A recent study assessed the effects of secondhand smoke in children and found that exposure can potentially lead to neurodevelopmental deficits in this younger population.
The cross-sectional, population-based study included children aged six to eight. Each underwent a comprehensive eye exam and OCT testing to measure retinal nerve fiber layer (RNFL) thickness. The researchers administered a questionnaire to document secondhand smoke exposure.
Of the 3,103 children in the study, 35.4% experienced secondhand smoke exposure. Unlike those who were not exposed, the age, gender, body mass index, birth weight and axial length of exposed children were comparable. The families of these patients had a smaller income, and the parents had a lower education level.
The researchers found that exposure to secondhand smoke was associated with a thinner global peripapillary RNFL by 4.4μm. They linked this reduced thickness to a higher number of smokers in the family and an increased quantity of secondhand smoke. They concluded that, as a result of secondhand smoke, a thinner peripapillary RNFL may put a child at increased risk for future visual impairment. They recommend limiting exposure to secondhand smoke in children.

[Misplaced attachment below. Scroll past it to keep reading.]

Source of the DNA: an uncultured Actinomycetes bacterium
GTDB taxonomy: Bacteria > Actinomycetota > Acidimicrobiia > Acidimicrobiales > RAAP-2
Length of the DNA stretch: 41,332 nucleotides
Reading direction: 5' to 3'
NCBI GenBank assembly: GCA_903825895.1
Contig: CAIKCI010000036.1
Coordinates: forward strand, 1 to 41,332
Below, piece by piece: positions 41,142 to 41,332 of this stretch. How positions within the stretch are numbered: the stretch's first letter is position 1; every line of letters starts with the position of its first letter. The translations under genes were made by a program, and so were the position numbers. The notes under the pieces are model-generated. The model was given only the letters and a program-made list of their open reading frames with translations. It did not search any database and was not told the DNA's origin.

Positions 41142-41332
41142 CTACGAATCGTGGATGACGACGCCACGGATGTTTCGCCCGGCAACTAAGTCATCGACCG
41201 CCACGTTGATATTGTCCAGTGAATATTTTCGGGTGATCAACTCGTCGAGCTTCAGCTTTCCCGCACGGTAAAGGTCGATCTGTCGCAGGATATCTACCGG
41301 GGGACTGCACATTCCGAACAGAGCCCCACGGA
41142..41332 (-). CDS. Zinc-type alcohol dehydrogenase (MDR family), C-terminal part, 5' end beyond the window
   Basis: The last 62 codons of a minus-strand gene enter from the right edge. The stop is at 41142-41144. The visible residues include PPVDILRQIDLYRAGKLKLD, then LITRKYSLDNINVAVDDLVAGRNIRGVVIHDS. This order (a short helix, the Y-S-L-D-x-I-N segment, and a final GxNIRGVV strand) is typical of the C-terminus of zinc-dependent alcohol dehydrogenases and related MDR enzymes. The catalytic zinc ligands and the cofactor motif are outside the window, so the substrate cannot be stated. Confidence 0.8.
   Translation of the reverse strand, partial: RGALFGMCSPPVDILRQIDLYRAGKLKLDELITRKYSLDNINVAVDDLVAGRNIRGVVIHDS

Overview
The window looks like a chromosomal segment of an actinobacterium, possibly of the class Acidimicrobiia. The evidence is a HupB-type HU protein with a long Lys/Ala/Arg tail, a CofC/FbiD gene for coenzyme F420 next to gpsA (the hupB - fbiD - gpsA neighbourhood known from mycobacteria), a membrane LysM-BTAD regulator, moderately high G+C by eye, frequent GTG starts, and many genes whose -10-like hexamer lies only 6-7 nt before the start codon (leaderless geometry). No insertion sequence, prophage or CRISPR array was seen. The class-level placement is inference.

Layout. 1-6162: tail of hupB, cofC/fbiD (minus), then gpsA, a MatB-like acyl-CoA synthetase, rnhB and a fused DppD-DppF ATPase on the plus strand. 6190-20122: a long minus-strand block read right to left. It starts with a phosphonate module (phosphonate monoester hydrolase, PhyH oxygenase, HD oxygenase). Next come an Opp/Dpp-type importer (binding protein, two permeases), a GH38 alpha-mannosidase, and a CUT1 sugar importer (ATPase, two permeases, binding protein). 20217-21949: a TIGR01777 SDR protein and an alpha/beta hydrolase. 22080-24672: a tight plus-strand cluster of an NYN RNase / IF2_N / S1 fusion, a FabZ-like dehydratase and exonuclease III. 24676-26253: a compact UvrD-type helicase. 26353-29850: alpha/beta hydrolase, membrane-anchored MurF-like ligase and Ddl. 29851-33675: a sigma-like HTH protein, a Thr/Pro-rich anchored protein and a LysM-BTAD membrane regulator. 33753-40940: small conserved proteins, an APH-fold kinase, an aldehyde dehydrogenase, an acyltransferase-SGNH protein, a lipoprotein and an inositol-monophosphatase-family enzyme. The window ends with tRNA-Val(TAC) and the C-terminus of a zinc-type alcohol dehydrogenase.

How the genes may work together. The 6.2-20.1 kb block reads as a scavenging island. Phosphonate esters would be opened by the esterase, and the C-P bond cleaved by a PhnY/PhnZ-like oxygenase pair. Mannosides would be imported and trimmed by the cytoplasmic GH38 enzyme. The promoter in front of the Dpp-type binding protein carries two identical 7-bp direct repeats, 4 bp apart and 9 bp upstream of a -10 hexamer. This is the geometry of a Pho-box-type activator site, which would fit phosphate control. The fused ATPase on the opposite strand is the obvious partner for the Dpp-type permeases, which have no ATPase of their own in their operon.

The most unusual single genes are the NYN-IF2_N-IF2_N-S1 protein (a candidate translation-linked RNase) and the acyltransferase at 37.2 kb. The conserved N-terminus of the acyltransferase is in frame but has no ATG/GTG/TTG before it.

Li J, Yuan N, Chu WK, et al. Exposure to secondhand smoke in children is associated with a thinner retinal nerve fiber layer: the Hong Kong Children Eye Study. Am J Ophthalmol. October 29, 2020. [Epub ahead of print].